In a previous column on “Transmission Line Terminations,” I discussed the three most common termination strategies: series, end, and differential. These techniques are used to eliminate impedance mismatch and hence reflections to avoid crosstalk and electromagnetic radiation. As a general rule, transmission line (trace) termination is necessary when the round trip propagation time of the signal is equal to or greater than the transition (rise or fall) time of the driver; otherwise, there will be data errors caused by signal degradation. In this month’s column, I will elaborate on two particular cases of series termination that every PCB designer will come across.
1. Distributing a Clock to Multiple Loads
The objective of the clock is to provide circuit timing and thereby coordinate the activity within the system. With memory circuits, the clock pulse will trigger the input and output of data, and therefore, must be timed such that each bit of data arrives and stabilizes before the next clock cycle. To do this means that both the clock and data lines must be routed to exact delays within the specified setup and hold times. Since digital signals cannot be sped up, the only option is to add length to the line to delay the signal arrival to match the arrival speed of the longest lines in the bus. However, the clock signal should always be the longest delay of all so that the data signals have time to settle before they are clocked.
Routing clock signals to multiple loads can be done in many ways. A buffer could be used for each individual receiver, or the use of a dedicated clock driver incorporating a phase-locked loop (PPL) to synchronize the timing is also a common solution. However, this adds to the cost and consumes precious real estate.
Star routing is ideal for distributing a clock to multiple loads in low- to medium-speed designs. The routing fans out from the driver through a series resistor for each load. This reduces reflections. The delay for each leg is then matched for each load. For clock lines with multiple receivers, it is best to route to the receiver that is the farthest from the driver first, and then match that delay when routing to the other receivers.
Clock signals generally have a fast rise time and hence are noisy due to high harmonic content; as a result, they must be isolated from the rest of the circuitry. To reduce the impact of a noisy clock circuit, it is good practice to locate the clock circuitry in the center of the PCB and star route out to the loads in precise patterns and at a specific delay.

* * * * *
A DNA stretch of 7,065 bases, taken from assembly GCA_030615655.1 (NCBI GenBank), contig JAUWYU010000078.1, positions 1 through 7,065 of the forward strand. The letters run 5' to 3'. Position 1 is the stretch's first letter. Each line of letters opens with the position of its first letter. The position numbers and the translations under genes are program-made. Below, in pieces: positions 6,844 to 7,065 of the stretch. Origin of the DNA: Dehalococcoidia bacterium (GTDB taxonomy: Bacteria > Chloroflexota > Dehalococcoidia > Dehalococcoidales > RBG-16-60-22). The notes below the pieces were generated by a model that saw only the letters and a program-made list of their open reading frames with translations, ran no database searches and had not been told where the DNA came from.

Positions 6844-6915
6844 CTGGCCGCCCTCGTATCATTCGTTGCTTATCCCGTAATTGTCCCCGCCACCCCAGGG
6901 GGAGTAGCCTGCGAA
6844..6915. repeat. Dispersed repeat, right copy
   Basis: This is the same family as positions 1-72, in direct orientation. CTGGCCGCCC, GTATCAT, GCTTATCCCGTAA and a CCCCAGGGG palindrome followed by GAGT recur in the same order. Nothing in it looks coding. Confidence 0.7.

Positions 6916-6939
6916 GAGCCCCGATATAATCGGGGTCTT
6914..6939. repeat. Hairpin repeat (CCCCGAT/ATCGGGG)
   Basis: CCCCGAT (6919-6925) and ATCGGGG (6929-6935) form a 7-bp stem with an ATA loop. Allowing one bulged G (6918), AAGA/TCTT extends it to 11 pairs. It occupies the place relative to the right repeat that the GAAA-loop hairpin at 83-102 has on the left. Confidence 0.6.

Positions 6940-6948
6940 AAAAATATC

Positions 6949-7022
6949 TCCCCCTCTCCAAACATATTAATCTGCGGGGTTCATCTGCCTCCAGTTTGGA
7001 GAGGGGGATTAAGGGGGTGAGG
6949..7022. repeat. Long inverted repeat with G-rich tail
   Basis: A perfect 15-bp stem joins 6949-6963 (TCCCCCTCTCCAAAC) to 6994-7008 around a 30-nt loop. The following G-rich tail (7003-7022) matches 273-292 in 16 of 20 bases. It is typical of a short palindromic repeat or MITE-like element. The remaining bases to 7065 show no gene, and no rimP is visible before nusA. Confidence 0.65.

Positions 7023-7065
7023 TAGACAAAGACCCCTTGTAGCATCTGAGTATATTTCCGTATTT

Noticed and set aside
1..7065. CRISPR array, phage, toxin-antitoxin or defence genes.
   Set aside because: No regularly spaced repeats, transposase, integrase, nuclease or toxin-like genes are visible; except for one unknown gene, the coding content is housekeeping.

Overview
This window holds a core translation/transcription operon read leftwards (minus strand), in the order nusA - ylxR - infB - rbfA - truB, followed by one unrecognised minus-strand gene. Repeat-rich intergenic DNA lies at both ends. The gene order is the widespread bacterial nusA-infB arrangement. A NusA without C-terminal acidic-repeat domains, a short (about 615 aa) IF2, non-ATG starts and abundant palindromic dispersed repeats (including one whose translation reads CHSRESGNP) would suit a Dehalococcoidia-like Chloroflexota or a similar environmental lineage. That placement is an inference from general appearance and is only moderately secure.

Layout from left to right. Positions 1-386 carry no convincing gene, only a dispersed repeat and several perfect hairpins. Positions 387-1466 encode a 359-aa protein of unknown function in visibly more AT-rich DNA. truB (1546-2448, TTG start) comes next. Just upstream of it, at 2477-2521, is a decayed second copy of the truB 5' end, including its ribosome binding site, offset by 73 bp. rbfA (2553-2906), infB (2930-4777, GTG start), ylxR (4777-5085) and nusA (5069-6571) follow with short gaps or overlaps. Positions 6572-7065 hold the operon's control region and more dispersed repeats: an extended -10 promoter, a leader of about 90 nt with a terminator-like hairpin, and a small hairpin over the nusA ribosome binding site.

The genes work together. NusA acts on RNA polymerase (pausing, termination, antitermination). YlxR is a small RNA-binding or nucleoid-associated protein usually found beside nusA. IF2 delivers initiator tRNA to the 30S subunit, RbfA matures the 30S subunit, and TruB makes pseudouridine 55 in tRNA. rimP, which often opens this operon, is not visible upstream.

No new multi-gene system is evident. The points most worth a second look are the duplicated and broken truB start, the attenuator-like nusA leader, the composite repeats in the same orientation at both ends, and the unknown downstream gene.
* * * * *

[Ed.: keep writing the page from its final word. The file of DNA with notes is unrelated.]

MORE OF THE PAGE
The electromagnetic fields surrounding a microstrip (outer layer) trace exist partially within the dielectric material(s) and partially within the surrounding air. Since air has a dielectric constant of one, which is always lower than that of FR-4 and solder mask (typically 4.3 and 3.3, respectively), mixing a little air into the equation will lower the effective dielectric constant and speed up the signal propagation. Even if the trace widths are adjusted on each layer, as the impedance is identical, the propagation speed of microstrip is always faster than stripline—typically by 13–17%.
The speed of propagation of digital signals is independent of trace geometry and impedance but reliant on the dielectric constant of the materials. Therefore, if a signal changes layers in the stackup, then the delay will also vary. If you are aware of this issue, then the trace delays (Figure 1) can be matched to compensate for the varying flight time so that at the nominal temperature, all signals running on either microstrip or stripline will arrive at the receiver simultaneously. PCB designers should always match delays—not length.
Before starting placement and routing, detailed interconnect routing constraints should be established. These constraints—based on pre-layout simulation, manufacturing restrictions, and IC manufacturer’s recommendations and guidelines—will control the placement and routing processes. Online design rule checks (DRCs) will warn the designer when a constraint is violated.
On a multilayer PCB, clock signals should be routed on a stripline (inner layer) sandwiched between two solid reference planes to reduce radiation. The spacing between the signal trace and the return planes should be as small as possible to increase coupling and reduce the loop area.
The three constraints to keep in mind include: